Shrinking the world by increasing understanding
Jason Scozzafava, clinical assistant professor of health science studies
Jason Scozzafava likes to collect shooting stars. Or, at least, their stories of wonder and success.
As a clinical assistant professor of health science studies, Scozzafava is energized by the ideas and aspirations of his students.
“Health science studies is our most flexible program in the School of Health Sciences. It really allows students to follow their own interests and their own paths,” Scozzafava said. “We have shooting stars all over the place.”
Some of those shooting stars are aspiring doctors on a pre-med path. Others are preparing for graduate-level careers in the health professions, including physical therapy and occupational therapy. Still others hope to work in social work, military medicine, art therapy and radiology.
The list goes on and on. The common bond is always choice.
“We try to offer enough variety to let students figure out what they want. That’s really where the program excels,” Scozzafava said. “Health science studies allows students to pivot.”
One of those pivots is the opportunity to learn about other cultures through global engagement trips. Over the years, Scozzafava and his students have conducted research and partnered with communities in Costa Rica, Barbados and the Dominican Republic.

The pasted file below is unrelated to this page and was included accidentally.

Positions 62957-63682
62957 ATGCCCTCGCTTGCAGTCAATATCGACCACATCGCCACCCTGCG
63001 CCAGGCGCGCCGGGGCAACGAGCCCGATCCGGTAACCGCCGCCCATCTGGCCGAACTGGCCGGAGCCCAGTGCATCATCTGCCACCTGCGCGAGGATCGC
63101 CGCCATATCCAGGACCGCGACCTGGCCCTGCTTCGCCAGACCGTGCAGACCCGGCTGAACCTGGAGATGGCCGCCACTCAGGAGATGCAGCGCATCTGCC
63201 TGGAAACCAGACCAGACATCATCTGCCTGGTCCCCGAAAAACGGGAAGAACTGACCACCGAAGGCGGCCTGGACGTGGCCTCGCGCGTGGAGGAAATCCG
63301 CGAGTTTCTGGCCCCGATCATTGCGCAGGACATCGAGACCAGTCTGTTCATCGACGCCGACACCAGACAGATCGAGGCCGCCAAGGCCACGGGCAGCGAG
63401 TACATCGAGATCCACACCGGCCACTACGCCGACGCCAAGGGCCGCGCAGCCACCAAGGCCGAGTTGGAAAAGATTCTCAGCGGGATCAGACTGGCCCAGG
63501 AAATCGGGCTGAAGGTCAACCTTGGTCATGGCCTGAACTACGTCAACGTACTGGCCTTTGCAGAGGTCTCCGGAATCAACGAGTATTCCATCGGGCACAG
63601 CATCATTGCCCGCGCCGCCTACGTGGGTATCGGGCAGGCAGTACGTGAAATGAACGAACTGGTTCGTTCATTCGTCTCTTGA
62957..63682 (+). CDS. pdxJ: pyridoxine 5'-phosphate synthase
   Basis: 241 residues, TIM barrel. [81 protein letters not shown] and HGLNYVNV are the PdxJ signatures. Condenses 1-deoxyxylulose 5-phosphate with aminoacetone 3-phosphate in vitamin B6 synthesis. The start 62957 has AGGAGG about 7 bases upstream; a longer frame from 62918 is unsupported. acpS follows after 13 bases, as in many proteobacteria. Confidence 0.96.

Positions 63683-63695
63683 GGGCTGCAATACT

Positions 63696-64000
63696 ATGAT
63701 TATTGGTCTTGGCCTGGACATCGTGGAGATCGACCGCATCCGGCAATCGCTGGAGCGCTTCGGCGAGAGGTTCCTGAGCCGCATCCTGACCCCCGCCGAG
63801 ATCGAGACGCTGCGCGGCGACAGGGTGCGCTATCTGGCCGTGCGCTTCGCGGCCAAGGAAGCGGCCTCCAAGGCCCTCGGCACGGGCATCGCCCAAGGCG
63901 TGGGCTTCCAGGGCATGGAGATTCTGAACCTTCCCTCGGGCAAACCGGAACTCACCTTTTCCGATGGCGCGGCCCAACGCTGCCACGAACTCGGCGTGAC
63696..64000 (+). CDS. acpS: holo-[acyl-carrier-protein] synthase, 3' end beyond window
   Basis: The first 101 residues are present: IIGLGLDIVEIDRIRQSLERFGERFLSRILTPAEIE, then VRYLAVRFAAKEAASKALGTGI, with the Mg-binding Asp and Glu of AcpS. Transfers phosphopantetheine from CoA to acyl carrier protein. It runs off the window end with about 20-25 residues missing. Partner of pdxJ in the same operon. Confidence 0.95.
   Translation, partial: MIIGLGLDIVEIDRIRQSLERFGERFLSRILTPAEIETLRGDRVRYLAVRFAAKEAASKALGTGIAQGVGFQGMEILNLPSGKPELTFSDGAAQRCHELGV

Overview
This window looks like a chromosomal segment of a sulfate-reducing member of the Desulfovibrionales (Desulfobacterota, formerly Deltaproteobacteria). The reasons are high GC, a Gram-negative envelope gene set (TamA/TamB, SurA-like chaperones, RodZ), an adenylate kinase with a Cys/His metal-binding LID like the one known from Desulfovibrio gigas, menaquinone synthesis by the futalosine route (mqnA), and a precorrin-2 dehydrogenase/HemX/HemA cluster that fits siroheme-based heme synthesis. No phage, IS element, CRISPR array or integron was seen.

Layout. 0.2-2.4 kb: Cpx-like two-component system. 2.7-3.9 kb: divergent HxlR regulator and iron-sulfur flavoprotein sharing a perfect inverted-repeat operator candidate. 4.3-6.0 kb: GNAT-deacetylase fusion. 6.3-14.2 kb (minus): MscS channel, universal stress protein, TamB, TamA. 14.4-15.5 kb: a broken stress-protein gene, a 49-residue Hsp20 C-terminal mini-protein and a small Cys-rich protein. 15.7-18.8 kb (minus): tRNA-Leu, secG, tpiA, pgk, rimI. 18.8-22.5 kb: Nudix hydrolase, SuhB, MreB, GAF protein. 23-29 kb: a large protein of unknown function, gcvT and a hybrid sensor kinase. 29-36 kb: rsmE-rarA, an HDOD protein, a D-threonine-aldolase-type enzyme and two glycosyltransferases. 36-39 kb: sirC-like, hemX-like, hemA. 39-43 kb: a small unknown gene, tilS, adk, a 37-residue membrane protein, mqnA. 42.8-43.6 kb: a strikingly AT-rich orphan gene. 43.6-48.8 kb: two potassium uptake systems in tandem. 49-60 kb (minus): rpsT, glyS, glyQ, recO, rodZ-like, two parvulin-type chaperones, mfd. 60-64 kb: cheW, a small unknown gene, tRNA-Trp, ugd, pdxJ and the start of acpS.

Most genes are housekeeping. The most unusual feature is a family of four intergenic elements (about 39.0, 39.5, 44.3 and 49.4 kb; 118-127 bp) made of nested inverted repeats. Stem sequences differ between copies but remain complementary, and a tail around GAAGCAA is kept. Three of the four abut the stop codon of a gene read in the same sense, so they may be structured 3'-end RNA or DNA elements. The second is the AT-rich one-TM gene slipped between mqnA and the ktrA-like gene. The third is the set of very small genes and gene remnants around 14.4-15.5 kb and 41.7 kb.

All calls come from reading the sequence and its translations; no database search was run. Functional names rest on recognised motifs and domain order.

“We’re really focused on community development and establishing partnerships,” Scozzafava said. “It’s absolutely not, ‘Hey, we’re so great and we know it all.’ I can’t stress that enough.”
Along those lines, Scozzafava has created an international research chain. Students first learn about ethical field research methods in HSC 380: International Health Research. From there, students can apply that training to independent study projects and capstones.
Last spring, Scozzafava went to Nicoya, Costa Rica, to study human longevity with 13 students. Nicoya is one of five “Blue Zones” around the world where many people live to be 100 years old at 10 times the rate of the United States, according to National Geographic.
Scozzafava and his students studied the Ticos, the native community of Costa Rica, during the trip. The students learned about the local diet of the Ticos, along with their family trees, social interactions, exercise habits and level of happiness.